What's new in Blazor with .NET 6

blazor wasm

.NET 6 has brought its share of new features for Blazor, some of which are experimental. In this article we will do a short review of the video on the subject and we will deepen some features that were not in the video. Good reading!

First of all, here is the video made on this subject as a reminder or to allow you to listen to it for the first time:

Native dependencies

The first thing we talked about in the video was the ability to run code natively, which would have been compiled for WebAssembly. The first thing to do to use this is to add the build tools for WebAssembly, as can be seen here at the Visual Studio installer level:

These tools also allow us to compile our application in AOT (Ahead-of-time). Once we have these tools installed, we just need to add a file containing the code to be executed natively. For example, this function added in a file Add.c:

int add(int n1, int n2) { return n1 + n2; }

We then add an attribute of type NativeFileReference at the level of our csproj, which will allow the file to be compiled with the WebAssembly tools:


Finally, the last thing will be to add the reference to the function in the components where we would like to use it, like this:

[DllImport("Add")] static extern int add(int n1, int n2);

As I mentioned in the episode, this is not a scenario that is likely to be used often, but it is useful to know that it is possible if ever the need arises.

Parameters of query string

One thing that makes our work at the page level easier is the ability to specify when a parameter comes from the query string. Just add the attribute SupplyParameterFromQuery to a property that is already annotated with the attribute Parameter so that the value comes from the URL. By default, the parameter must have the same name as the property, unless the property is added Name to the attribute, like this:

[Parameter] [SupplyParameterFromQuery(Name = "Name")] public string? LastName { get; set; }

The methods GetUrlWithQueryParameter and GetUrlWithQueryParameters have also been added to the object NavigationManager to allow us to get the current URL, but altering the parameters of query string. We can therefore add one more parameter, modify the value of an existing one in the current request, or remove one. You can see the three examples respectively here:

// Given the URL: https://localhost/?nom=Test&removedParam=AValue var addedParam = NavigationManager.GetUriWithQueryParameter("newParam", "newValue"); // https://localhost/?name=Test&removedParam=AValue&newParam=newValue var modifiedParam = NavigationManager.GetUriWithQueryParameter("name", "OtherName"); // https://localhost/?name=OtherName&removedParam=AValue var removedParam = NavigationManager.GetUriWithQueryParameter("removedParam", (string?)null); // https://localhost/?name=Test

Item Changes head

Previously edit elements at the tag level head of our application required going through javascript, which could become cumbersome to manage on each of the pages. We now have access to two components to help us with this. The first is the PageTitle, which allows us to change the value of the displayed title at the document level:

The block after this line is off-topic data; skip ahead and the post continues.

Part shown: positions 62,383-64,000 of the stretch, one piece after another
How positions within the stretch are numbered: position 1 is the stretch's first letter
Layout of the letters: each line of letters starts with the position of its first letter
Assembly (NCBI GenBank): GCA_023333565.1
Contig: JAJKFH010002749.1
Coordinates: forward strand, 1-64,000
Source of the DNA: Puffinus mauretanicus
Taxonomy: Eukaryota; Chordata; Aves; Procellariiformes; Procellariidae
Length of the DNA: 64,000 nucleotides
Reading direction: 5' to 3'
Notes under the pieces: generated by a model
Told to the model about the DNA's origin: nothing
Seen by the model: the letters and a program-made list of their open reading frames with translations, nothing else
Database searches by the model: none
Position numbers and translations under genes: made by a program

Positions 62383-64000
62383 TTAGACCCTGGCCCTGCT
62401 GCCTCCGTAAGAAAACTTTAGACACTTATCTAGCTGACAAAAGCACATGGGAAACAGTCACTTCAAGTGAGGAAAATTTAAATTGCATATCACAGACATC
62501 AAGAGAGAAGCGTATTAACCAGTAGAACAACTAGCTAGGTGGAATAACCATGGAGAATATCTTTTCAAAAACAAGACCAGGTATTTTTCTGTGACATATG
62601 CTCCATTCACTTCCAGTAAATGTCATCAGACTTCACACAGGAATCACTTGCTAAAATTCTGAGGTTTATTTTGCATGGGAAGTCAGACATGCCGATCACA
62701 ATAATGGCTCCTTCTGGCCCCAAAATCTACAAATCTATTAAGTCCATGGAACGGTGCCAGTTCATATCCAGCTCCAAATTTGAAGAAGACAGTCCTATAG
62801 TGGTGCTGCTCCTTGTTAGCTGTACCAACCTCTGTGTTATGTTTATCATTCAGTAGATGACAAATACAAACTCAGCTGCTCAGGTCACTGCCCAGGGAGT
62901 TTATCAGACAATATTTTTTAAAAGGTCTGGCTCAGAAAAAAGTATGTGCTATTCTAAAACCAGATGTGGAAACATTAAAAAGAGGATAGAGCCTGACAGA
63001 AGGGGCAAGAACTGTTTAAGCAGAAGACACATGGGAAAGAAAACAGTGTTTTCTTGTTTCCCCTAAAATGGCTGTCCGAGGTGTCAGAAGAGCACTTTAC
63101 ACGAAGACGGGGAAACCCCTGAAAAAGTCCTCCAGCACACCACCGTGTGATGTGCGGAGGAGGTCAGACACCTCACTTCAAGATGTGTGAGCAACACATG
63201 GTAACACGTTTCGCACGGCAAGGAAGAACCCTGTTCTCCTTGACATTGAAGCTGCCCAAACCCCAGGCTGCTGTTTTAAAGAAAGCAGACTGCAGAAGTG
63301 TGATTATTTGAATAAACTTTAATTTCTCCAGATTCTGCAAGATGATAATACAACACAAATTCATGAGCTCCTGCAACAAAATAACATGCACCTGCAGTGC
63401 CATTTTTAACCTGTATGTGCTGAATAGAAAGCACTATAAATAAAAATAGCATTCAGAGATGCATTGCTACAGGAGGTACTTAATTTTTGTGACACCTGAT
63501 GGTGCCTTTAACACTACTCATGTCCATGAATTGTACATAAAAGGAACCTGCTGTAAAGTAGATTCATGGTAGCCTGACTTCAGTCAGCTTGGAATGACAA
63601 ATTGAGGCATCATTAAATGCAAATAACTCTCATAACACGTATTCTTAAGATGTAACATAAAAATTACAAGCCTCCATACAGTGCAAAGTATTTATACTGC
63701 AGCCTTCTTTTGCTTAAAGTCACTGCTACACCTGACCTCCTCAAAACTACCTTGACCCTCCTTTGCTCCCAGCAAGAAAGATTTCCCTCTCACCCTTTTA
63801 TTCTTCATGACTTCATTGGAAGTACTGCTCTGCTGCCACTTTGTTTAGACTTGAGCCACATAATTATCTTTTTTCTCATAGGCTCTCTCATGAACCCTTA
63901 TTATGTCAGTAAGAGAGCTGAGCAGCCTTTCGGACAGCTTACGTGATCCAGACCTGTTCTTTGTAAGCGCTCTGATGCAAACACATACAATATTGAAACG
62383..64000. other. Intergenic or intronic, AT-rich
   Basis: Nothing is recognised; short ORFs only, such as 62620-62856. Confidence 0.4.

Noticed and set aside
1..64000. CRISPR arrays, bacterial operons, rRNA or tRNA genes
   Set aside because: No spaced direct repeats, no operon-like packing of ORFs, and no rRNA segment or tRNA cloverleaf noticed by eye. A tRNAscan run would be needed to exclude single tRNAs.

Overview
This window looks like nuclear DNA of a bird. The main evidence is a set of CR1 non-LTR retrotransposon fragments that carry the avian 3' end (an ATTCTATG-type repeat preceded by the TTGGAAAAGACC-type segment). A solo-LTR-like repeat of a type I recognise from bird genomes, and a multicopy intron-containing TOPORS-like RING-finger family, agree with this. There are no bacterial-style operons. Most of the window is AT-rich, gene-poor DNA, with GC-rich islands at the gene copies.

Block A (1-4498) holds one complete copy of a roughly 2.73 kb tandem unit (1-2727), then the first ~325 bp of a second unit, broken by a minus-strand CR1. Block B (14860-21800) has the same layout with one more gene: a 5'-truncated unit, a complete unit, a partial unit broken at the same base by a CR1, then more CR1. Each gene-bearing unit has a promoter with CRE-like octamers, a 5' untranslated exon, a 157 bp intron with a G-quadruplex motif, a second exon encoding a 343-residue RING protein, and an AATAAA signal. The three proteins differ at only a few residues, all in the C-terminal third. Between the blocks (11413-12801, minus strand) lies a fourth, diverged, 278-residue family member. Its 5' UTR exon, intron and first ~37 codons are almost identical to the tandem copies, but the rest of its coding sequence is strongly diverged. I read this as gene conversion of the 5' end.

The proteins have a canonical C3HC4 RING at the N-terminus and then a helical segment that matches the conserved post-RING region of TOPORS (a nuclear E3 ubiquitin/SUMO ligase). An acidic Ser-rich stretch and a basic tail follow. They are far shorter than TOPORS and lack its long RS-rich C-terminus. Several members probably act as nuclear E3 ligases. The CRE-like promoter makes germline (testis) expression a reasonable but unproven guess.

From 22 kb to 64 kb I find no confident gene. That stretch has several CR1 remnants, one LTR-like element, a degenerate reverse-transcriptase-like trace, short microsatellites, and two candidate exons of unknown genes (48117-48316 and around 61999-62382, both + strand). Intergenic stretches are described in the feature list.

custom title

In the same vein, we can also adjust the elements contained in the tag head using the component HeadContent. This can be very useful on the SEO side if we want to add different meta tags depending on our pages. For example, here we see a change in the description in the metadata, which could also have come from a variable:

Generate Angular or React components

This functionality is currently in an experimental state, but the idea is to be able to build a Razor component, with the possibility of using it in an application Angular Where react. Ultimately, it would suffice to add the attribute GenerateAngular in our component, then to indicate at the level of our Program.cs that this component is going to be used like this:

builder.RootComponents.RegisterForAngular ();

If you are interested in trying out this new feature, I strongly suggest you try the repos available in aspnet samples which is available here with all the necessary instructions.


That concludes this blog post on some of the new features in Blazor with .NET 6, including one that is currently in experimental state. To see all the details of the new features, you can consult the summary of changes here. You can also find the code used for the video in this Github repository.


Author: Bruno

By day, I am a developer, team leader and co-host of the Bracket Show. By evening, I am a husband and the father of two wonderful children. The time I have left after all of this I spend trying to get moving, playing and writing video game reviews, as well as preparing material for the Bracket Show recordings and for this blog. Through it all, I am also passionate about music and microbreweries.